Sean excoriated the ECB over the Durham fiasco earlier this week and rightly so. Those anti-KP sorts who think we cried and cried purely over the ECB casting out of “our hero” are still welcome to speak now they’ve seen the true nastiness of those in charge. The county that has brought us Paul Collingwood, Steve Harmison, Graeme Onions, Ben Stokes and Mark Wood will now be severely hamstrung in nurturing any further north-east talent because the ECB felt the need to “punish them” as some sort of ludicrous “pour encourager les autres” meme. This is less Battle of Minorca, and more the rattled of Lord’s, who know deep down that all the counties, more or less, are in a dreadful state. I had a look at Yorkshire’s finances, and it’s amazing to look at their debt structure:
Yorkshire’s turnover in 2015 was £8m. Its staff costs (and other cricket expenses) in 2015 was £3.1m. The cost of providing cricket in 2015 – admin, catering etc. – was just under £2m. Other overheads were £2.6m. This means EBITDA – your operating profit in crude terms, is £500k. So if you owed nothing, you made half a million quid. Which is, at least a profit. But you can work out that not only is there £25m of debt there, that hasn’t been obtained by popping down to DFS to take advantage of interest free credit for four years. There’s interest to pay.
And that interest is £648k. Their EBITDA doesn’t even cover their interest payments. In finanical analysis terms, this is not particularly indicative of a very secure going concern. Yorkshire announced a profit overall because of an “Exceptional Item” of £781k. The thing with Exceptional Items is that they are meant to be “Exceptional”. I’ve had to study accounts where that term is stretched to breaking point to indicate that a company is healthy. This one is quite interesting.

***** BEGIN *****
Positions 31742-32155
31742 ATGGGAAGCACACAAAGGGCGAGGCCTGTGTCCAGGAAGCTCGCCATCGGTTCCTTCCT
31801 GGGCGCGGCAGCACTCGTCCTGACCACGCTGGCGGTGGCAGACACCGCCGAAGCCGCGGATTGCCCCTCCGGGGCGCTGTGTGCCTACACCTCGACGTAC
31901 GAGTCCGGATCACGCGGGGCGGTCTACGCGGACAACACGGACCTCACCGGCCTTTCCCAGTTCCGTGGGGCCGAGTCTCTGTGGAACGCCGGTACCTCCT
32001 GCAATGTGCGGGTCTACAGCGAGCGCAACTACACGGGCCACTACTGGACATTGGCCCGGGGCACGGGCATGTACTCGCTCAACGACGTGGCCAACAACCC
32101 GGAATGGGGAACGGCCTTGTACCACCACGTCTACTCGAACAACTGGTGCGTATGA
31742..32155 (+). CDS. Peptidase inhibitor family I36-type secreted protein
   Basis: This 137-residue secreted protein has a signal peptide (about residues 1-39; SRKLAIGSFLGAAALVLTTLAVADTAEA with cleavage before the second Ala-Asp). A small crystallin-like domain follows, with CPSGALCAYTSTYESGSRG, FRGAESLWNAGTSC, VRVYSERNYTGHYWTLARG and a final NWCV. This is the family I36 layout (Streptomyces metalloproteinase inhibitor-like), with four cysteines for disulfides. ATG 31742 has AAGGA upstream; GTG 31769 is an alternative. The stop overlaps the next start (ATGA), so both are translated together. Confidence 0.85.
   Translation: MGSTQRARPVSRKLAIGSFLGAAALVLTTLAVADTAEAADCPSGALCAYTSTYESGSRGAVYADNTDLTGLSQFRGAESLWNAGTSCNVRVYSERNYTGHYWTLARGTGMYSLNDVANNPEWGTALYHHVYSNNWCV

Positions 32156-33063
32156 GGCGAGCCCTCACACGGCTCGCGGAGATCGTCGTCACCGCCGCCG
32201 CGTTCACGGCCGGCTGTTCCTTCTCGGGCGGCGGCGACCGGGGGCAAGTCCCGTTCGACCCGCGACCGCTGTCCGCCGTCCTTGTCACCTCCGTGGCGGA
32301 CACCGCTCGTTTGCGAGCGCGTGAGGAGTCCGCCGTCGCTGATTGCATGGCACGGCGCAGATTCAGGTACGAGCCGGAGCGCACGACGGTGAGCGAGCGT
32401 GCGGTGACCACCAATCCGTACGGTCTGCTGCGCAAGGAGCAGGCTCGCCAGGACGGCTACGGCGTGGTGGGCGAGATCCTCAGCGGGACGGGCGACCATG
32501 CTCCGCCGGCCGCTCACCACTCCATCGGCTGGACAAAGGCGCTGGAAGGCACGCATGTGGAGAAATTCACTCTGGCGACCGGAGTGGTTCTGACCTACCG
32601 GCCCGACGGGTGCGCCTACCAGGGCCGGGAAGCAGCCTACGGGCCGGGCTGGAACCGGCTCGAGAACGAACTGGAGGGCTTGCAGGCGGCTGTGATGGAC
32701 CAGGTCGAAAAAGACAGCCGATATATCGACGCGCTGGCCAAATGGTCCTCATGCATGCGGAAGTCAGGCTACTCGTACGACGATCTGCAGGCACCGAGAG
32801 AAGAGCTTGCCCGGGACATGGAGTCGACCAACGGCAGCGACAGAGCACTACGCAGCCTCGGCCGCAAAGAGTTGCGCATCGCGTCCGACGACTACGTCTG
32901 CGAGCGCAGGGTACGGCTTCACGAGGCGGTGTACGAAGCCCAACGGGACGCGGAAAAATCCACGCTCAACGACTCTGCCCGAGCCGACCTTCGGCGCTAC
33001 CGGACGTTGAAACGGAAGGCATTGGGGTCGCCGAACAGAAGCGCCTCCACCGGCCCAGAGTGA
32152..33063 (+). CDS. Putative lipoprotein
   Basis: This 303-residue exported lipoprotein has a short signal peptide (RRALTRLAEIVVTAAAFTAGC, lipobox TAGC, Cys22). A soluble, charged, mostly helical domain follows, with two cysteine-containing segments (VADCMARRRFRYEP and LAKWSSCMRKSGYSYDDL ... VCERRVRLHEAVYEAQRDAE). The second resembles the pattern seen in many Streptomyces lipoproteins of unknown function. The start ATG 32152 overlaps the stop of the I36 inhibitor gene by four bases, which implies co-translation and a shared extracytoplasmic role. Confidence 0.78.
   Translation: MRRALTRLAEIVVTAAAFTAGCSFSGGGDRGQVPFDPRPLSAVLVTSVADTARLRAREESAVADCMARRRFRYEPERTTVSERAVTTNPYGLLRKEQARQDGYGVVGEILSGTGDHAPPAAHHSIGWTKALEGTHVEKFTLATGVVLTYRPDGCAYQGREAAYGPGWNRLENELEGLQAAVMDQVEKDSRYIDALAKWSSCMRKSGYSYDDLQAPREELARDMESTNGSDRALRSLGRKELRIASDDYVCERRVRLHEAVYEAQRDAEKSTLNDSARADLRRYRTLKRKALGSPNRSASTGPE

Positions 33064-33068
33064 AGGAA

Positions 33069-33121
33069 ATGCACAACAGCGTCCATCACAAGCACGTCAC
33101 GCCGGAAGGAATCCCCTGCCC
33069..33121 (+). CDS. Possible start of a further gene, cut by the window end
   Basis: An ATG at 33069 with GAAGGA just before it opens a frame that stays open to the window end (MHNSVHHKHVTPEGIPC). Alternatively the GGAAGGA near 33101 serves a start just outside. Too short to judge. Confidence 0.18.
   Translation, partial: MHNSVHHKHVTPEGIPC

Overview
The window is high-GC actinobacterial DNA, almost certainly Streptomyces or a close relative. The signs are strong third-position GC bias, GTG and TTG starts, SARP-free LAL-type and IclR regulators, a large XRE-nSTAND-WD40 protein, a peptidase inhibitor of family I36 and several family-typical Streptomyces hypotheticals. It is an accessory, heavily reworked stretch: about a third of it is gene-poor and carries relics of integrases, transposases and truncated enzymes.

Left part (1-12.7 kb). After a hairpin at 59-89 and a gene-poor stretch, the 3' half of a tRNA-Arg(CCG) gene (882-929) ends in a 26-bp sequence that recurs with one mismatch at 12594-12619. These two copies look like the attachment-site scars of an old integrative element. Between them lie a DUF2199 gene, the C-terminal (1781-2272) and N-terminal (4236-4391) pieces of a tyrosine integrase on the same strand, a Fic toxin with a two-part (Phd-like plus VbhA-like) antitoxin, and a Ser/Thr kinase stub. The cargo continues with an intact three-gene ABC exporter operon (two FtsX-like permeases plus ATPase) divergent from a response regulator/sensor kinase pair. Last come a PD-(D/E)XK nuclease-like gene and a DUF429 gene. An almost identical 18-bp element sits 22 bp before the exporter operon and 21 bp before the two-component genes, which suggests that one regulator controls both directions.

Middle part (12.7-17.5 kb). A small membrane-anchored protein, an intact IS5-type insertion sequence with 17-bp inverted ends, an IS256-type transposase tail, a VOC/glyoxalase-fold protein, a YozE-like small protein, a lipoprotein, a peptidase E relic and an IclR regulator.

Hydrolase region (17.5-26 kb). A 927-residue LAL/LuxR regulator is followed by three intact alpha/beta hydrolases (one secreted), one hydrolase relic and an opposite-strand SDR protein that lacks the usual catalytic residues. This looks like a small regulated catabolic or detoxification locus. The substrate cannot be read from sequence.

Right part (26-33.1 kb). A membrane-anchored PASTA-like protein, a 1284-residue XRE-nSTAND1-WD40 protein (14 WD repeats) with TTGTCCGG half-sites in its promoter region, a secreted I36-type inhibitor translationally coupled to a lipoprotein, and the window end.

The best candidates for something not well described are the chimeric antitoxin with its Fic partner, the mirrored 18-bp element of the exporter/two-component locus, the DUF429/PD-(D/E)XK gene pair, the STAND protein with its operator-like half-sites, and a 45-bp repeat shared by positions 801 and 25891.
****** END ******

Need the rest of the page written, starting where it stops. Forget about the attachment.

I’m not party to the discussions, but Yorkshire posted a profit in 2015 because they got the local HSBC to reduce the repayment, and in return the bank now has a first charge over one of their facilities. What I’m indicating here is that the cricket club that is held up as a paragon of excellence on the cricket field functions because the head of the ECB has put up his own money – yet still holds the whip hand given it owes him £20 odd million – to save his club. If he had taken the approach of the Durham creditors and said “right, no more to keep you out of the shit”, what would have happened to Yorkshire? I mean, if you really can’t see how there’s potential conflict of interest, you must have a dose of SelfeyRashiditis. Note how that loan from Graves is due to be paid out in the next two to five years. It won’t. It can’t be given Yorkshire’s turnover. Graves will just roll it over.
I’m picking on Yorkshire because, to their credit, they publish their accounts on their website. I saw Ashley Giles having a word or two about Durham’s financial ineptitude but I tried for a while, using my sources of information, and found the only way I could see Lancashire’s accounts was to stump up £12. I love you all, but I won’t do that.
That’s the offence. One that every county’s cricket operations mimics – it doesn’t take a lot of sense to see county attendances will never match the wages needed to pay players – yet Durham need to be punished because their creditors took a much tougher line than Sugar Daddy Graves and his ilk. Before people throw Surrey at me, it has often been said that Surrey is a conference facility running a cricket team. So Durham need to be punished, and so it is that they have been relegated. And deducted points in all three competitions. And been stripped of their test match ground status. One wonders what they might do to a Northamptonshire should they need a bail-out. Would it require them to play Minor Counties cricket? Deduct them 100 points and thus make any game against a team with nothing to play for meaningless and thus destroying what credibility the Second Division has? Again, Sean did his piece, and his pieces at it, and I’ll return to the theme in the coming days or so. But just think through the logical consequences of the decision, of how cricket operates in this country, and what could happen in the future. The ECB have been a disgrace. Don’t worry, I’ll come to Bransgrove in the near future as well.
I have gone off a little on this, and thus not covered some of the other ground I intended to at the start of this piece. That’s fine. I can write some more later. Until then, thanks for sticking with us.